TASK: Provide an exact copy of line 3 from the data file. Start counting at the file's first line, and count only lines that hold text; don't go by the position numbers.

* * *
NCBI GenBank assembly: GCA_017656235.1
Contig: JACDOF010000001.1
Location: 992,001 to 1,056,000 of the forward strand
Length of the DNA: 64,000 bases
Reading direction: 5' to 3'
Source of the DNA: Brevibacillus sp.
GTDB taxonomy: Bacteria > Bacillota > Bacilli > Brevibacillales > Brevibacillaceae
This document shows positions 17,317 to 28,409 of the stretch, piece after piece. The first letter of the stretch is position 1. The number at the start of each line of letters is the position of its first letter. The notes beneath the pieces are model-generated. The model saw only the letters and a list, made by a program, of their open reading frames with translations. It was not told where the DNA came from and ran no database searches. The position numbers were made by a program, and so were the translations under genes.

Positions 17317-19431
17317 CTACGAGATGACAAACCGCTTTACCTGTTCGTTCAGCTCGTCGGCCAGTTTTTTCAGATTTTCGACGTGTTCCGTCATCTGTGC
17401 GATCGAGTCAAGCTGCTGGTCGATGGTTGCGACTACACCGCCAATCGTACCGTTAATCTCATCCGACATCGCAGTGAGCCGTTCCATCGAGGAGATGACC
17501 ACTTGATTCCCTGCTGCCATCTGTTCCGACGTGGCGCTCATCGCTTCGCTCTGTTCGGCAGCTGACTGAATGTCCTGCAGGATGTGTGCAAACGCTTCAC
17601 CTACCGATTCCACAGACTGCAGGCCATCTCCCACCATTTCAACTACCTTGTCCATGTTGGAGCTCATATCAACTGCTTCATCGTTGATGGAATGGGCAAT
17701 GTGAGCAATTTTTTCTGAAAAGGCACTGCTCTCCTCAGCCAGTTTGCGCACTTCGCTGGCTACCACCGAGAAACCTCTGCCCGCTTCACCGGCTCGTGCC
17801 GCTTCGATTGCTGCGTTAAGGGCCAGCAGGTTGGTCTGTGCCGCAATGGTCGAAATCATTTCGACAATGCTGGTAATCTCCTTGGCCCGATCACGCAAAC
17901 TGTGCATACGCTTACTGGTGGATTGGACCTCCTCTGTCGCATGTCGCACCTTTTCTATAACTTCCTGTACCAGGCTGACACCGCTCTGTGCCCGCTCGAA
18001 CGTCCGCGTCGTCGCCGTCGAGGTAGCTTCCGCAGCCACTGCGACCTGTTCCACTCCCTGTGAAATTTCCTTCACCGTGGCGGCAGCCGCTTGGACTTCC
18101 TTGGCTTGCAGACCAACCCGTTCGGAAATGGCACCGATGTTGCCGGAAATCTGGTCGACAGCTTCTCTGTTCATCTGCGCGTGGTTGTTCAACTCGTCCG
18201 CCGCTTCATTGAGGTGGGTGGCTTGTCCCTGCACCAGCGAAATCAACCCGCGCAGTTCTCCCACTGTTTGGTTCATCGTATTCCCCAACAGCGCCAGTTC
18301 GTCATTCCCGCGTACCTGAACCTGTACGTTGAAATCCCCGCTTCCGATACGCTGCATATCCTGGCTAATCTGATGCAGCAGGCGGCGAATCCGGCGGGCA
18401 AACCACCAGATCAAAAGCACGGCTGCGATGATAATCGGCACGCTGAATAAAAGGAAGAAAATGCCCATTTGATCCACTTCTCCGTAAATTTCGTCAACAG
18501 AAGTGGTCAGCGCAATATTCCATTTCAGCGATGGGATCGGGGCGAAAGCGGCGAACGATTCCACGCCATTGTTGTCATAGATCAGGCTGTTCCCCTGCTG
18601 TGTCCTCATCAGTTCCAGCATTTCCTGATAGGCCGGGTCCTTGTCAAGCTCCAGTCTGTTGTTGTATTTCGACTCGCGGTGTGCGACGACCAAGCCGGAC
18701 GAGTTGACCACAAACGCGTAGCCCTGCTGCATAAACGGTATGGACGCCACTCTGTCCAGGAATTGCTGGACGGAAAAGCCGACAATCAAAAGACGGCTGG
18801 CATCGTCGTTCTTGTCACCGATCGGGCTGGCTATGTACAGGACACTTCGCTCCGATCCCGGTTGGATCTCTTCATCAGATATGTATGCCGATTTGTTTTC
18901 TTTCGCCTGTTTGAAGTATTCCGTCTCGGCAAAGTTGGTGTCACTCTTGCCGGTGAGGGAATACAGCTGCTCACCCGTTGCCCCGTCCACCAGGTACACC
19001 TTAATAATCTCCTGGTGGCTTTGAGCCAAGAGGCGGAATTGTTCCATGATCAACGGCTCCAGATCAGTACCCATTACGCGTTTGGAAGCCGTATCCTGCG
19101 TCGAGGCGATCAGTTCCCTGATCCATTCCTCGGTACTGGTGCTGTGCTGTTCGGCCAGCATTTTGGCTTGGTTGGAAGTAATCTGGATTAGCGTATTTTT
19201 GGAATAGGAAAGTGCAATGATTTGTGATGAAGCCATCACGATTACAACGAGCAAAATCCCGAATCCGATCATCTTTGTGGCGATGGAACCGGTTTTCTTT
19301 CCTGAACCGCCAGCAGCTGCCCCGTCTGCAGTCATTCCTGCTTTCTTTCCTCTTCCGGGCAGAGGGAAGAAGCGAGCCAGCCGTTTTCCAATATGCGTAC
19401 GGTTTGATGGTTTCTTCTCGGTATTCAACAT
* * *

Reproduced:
Location: 992,001 to 1,056,000 of the forward strand